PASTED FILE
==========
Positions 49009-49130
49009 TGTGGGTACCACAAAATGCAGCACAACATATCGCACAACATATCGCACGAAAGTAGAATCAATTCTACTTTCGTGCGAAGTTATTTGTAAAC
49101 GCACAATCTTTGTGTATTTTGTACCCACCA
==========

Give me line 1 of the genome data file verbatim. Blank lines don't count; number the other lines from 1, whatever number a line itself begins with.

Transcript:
Positions 49009-49130